Kyoto University

Kyoto University (京都大学, Kyōto daigaku), or KyotoU (京大, Kyōdai), is a public research university located in Kyoto, Japan. Founded in 1897, it is the second oldest university in Japan, one of the former Imperial Universities, the first three Designated National University and selected as a Top Type university of Top Global University Project by the Japanese government.[5] KyotoU is usually ranked amongst the top two in Japan, the top ten in Asia, and the world's top thirty institutions of higher education.

Founded on the principles of its motto, “freedom of academic culture”, KyotoU is currently composed of three campuses with ten Faculties, eighteen Graduate Schools, thirteen Research Institutes, and twenty-two Research and Educational Centers. In addition, the university is the birthplace of the Kyoto School of philosophy.

Kyoto University has generated 5 prime ministers of Japan to date, and is famed for producing world-class researchers. As of October 2019, 19 Nobel Prize laureates, 2 Fields medalists, and 1 Gauss Prize winner have been affiliated with Kyoto University, giving it the most Nobel laureates of all universities in Asia. Apart from distinguished politicians and scholars, the university also counts in its alumni esteemed medical and legal professionals, writers, artists, and business leaders.

Kyoto University's forerunner was the Chemistry School (舎密局, Seimi-kyoku) founded in Osaka in 1869, which, despite its name, taught physics as well (舎密 is a transcription of a Dutch word chemie). Later, the Third Higher School (第三髙等學校, Daisan-kōtō-gakkō), was established in the place of Seimi-kyoku in 1886, it then transferred to the university's present main campus in the same year.

Kyoto Imperial University (京都帝國大學, Kyōto-teikoku-daigaku) as a part of the Imperial University system was established on June 18, 1897,[5] using the Third Higher School's buildings. The higher school moved to a patch of land across the street, where the Yoshida South Campus stands today, and was integrated into Kyoto University in May 1949 and became the College of Liberal Arts in September 1949.[6][7] In the same year of the university's establishment, the College of Science and Technology was founded. The College of Law and the College of Medicine were founded in 1899, the College of Letters in 1906, expanding the university's activities to areas outside natural science.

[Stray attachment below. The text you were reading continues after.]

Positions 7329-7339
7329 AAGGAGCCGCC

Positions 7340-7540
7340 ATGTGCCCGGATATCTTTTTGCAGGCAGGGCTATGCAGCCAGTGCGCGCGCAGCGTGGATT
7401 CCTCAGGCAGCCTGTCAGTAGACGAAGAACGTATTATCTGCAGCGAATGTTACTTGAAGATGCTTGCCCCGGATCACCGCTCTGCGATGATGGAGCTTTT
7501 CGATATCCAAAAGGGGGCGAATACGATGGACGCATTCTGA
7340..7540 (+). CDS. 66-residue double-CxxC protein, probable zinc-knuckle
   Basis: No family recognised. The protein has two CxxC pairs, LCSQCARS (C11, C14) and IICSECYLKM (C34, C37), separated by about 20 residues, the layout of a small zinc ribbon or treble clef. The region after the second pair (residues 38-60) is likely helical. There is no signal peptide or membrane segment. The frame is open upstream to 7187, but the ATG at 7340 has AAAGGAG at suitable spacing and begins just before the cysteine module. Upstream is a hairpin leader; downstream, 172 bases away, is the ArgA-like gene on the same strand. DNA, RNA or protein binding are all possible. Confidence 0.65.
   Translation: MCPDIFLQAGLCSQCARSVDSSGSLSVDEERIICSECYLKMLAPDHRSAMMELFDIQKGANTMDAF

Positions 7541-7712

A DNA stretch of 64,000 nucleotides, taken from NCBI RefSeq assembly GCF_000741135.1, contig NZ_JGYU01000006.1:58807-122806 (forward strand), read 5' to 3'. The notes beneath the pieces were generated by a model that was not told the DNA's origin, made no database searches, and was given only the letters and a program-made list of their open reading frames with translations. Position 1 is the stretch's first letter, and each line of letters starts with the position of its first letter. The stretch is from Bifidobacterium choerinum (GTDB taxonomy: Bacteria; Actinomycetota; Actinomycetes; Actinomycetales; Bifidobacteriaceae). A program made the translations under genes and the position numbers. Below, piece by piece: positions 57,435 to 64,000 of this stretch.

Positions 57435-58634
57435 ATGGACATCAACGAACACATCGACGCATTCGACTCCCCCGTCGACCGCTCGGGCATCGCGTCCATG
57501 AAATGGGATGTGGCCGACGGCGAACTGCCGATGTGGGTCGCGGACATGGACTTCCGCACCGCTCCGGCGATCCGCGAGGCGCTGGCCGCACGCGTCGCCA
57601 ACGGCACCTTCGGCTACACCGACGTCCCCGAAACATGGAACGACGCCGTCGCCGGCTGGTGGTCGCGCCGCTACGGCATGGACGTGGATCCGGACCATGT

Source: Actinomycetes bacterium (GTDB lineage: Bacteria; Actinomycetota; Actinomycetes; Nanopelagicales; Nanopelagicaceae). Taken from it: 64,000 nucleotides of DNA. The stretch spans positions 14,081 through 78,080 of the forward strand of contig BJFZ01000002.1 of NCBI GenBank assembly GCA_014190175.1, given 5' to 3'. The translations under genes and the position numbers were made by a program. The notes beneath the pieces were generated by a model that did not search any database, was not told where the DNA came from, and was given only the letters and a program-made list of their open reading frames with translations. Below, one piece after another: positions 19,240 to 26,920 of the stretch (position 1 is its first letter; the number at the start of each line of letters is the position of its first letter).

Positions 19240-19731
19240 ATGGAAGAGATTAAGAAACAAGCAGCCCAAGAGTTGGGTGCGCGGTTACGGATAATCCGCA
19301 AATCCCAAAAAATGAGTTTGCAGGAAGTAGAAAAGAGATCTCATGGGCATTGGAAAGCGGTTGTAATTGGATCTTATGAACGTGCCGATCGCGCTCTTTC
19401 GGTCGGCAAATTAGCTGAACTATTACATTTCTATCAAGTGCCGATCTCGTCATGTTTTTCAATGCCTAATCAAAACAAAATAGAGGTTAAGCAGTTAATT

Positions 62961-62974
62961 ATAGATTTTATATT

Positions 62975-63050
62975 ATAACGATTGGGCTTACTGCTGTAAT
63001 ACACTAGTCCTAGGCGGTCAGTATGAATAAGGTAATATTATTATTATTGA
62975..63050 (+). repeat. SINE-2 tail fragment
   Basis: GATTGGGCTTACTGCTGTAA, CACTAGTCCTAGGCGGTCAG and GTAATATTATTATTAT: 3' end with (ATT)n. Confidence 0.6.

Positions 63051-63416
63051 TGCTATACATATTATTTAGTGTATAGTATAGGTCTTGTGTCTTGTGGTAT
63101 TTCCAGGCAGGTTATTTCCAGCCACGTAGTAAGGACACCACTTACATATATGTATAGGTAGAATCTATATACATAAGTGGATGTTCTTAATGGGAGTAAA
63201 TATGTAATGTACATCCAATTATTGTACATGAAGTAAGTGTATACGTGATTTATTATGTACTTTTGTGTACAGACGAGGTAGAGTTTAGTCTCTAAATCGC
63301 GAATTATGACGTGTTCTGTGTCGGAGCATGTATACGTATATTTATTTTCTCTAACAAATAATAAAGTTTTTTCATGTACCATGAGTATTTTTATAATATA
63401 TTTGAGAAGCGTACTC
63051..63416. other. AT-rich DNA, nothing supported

After World War II, the current Kyoto University was established by merging the imperial university and the Third Level School, which assumed the duty of teaching liberal arts as the Faculty of Liberal Arts (教養部, Kyōyō-bu). The faculty was dissolved with the foundation of the Faculty of Integrated Human Studies (総合人間学部, Sōgō-ningen-gakubu) in 1992.

Kyoto University has since 2004 been incorporated as a national university corporation under a new law which applies to all national universities.

Despite the incorporation which has led to increased financial independence and autonomy, Kyoto University is still partly controlled by the Japanese Ministry of Education (文部科学省, Monbu-kagaku-shō).

The University's Department of Geophysics and their Disaster Prevention Research Institute are represented on the national Coordinating Committee for Earthquake Prediction.[8]

The university has three campuses in Yoshida, Kyoto; in Katsura, Kyoto; in Gokashō, Uji

Yoshida Campus is the main campus, with some laboratories located in Uji. The Graduate School of Engineering is currently under process of moving to the newly built Katsura Campus.

The university has about 22,000 students enrolled in its undergraduate and graduate programs.

Faculty of Engineering Civil Engineering Classroom Main Building (Yoshida Campus)

Kyoto University promotes itself as an academic institution fostering a "spirit of freedom".[10] The university claims eleven Nobel Laureates and two Fields Medalists among its faculty and alumni. The university is also known as the starting point for the Kyoto School philosophical movement.